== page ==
Human Rights, Development and the New Foreign Investment Law

Opportunity is in the air as Yangon’s hotels bustle with foreign investors eager to stake their claim in the coming economic boom. Myanmar is a country rich in resources emerging from isolation through political, economic and legal reform. In a bid to encourage investment, the government has enacted a Foreign Investment Law (FIL) to replace the failed 1988 version. But insufficient attention has been paid to the emerging legal regime’s impact on the ability of the government to regulate sustainable development. Effective law reform requires a corresponding political and cultural shift in Myanmar.

After all, this is not the first time the government of Myanmar has attempted economic liberalization. The reforms in 1988 ushered in an era that demonstrated that economic liberalization can exacerbate environmental and human rights violations. The previous reform hinged on joint ventures with Myanmar’s economic holdings corporations. These were run by inexperienced military men keen to exploit their connections with local businessmen and those from neighboring states.

The result has been crony capitalism characterized by thirty years of corruption, ethnic conflict, human rights abuses, environmental degradation and little overall improvement in the lives of citizens. Any economic growth was squandered, for example, by spending forty percent of GDP on the military with less than one percent on education. The entire pattern of exploitative development pursued has been condemned in a plethora of reports from civil society. Development became just another excuse to confiscate land, displace communities and enrich military commanders. Foreign investors have been accused of complicity.

The English translation of the new Foreign Investment Law – peddled at many Yangon traffic lights – is a 22 page document that regulates foreign investment and improves upon the previous law. On paper, the new law enables the government to curb foreign investment harmful to development. For example, investment in businesses that use hazardous chemicals or activities that can affect public health, “cause damage to the natural environment and ecosystem” or cause great effect on the conditions of security, economic, environmental and social interest of the Union and citizens must be submitted to the Myanmar Parliament before a permit is granted.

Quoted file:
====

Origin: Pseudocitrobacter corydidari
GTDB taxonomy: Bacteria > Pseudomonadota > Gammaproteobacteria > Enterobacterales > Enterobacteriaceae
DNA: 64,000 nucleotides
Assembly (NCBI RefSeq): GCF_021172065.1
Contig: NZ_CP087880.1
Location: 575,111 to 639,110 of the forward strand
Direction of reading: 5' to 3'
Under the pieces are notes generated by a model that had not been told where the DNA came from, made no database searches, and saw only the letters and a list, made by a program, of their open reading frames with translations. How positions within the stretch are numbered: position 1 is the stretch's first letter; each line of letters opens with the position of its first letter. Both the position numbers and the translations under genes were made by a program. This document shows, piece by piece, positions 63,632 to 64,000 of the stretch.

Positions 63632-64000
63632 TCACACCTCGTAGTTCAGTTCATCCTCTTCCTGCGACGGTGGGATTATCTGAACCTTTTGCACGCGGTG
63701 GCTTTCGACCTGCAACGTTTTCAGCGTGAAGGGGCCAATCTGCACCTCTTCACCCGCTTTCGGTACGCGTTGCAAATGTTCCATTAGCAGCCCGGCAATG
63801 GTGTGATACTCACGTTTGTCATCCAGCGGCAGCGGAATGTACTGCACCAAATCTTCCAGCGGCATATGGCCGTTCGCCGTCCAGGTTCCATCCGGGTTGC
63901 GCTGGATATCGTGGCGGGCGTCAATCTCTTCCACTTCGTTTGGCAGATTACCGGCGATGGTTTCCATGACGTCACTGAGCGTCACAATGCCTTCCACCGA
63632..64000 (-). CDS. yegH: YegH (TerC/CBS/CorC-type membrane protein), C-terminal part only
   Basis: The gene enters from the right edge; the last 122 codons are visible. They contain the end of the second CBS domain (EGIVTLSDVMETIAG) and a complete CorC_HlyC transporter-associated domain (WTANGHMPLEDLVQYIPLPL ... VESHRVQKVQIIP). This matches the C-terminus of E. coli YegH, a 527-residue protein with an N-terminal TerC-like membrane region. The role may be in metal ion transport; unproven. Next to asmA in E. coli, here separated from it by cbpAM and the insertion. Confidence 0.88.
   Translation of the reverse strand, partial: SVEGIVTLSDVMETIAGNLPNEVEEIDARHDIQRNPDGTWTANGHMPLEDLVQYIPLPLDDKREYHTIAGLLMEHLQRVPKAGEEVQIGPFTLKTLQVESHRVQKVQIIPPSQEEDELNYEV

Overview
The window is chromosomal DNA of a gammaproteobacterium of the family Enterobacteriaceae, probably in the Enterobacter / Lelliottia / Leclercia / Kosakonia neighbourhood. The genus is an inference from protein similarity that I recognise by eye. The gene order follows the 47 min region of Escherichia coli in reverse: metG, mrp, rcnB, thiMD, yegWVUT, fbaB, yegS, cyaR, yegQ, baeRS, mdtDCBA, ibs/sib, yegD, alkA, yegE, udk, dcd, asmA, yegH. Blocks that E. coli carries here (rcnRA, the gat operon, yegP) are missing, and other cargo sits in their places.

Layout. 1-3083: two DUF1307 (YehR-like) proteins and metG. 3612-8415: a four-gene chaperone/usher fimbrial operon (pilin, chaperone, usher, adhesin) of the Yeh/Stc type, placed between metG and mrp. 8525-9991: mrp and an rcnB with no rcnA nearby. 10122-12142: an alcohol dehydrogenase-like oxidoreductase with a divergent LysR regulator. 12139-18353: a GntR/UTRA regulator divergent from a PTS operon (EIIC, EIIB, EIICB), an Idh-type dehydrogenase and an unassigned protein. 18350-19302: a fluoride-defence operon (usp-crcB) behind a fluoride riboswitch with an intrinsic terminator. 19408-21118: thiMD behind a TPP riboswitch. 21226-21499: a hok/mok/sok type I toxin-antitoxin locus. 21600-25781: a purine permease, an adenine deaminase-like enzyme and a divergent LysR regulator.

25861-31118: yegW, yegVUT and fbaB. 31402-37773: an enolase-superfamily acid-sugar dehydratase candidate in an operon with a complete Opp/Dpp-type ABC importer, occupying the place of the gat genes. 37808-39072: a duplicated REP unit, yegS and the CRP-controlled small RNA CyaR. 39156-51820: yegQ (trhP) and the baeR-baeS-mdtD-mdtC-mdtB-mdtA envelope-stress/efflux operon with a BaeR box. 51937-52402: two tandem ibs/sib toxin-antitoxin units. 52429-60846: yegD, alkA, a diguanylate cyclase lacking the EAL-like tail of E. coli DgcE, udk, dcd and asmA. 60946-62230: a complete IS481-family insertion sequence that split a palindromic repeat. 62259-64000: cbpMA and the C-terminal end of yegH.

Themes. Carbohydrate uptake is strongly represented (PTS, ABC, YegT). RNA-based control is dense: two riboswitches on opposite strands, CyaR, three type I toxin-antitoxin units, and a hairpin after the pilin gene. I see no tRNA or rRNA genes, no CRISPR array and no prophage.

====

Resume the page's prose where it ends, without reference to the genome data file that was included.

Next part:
Yet this is the dilemma for human rights and environmental activists – the government of Myanmar has the final responsibility to regulate foreign investment and it has consistently proven itself unwilling and unable to do so. It is dependent on foreign investment. Can the Myanmar government be trusted to apply its own laws in the pursuit of sustainable development and human rights or will it engage in a race to the bottom, encouraging natural resource exploitation and a low skill low wage export economy as it has done in the past?

In a country infamous for endemic corruption and the absence of the rule of law, foreign investors need to proceed cautiously. There are myriad voluntary international legal standards available to investors. Yet the majority of investment in Myanmar has been badly handled and associated with top-down development policy, corruption and complicity with Myanmar in human rights abuses. Popular opposition to this type of investment is mounting and having an impact in Myanmar, with at least two major projects temporarily halted due to local opposition and instability.

Foreign investors want stability. Conflict in many resource rich areas means uncertainty. Western investors will push for bilateral investment treaties that protect their interests against expropriation and the application of performance requirements by Myanmar. Yet these can be tools to promote human rights and the environment. What constitutes these terms must be clearly defined. Does expropriation mean nationalization of assets or does it include unforeseen regulation, or affirmative action programs to promote local development that reduces profits? Does the transfer of clean technology constitute a performance requirement? Many treaties allow investors to challenge these policies through international arbitration.

What is apparent is that it is no longer 1988 and foreign investment must contribute to human rights development in Myanmar, where health and education standards rank among the lowest in the region. The government must strike a balance between regulation and discouraging investment. The new FIL is unclear on dispute resolution in these matters.

The FIL has the potential to curb the worst exigencies associated with foreign investment. This requires a government willing to regulate, not one seeking only to ensure lucrative retirement packages for government officials as local partners to foreign investors. Privatization and deregulation can insulate the business activity of these elites from popular scrutiny. If poorly regulated, the sudden inflow of investment may continue the trajectory that enriched the well-connected at a cost of extreme inequality, the destruction of traditional livelihoods, environmental damage, instability and conflict. This will scare away long term, sustainable investment just as it has over the last three decades.

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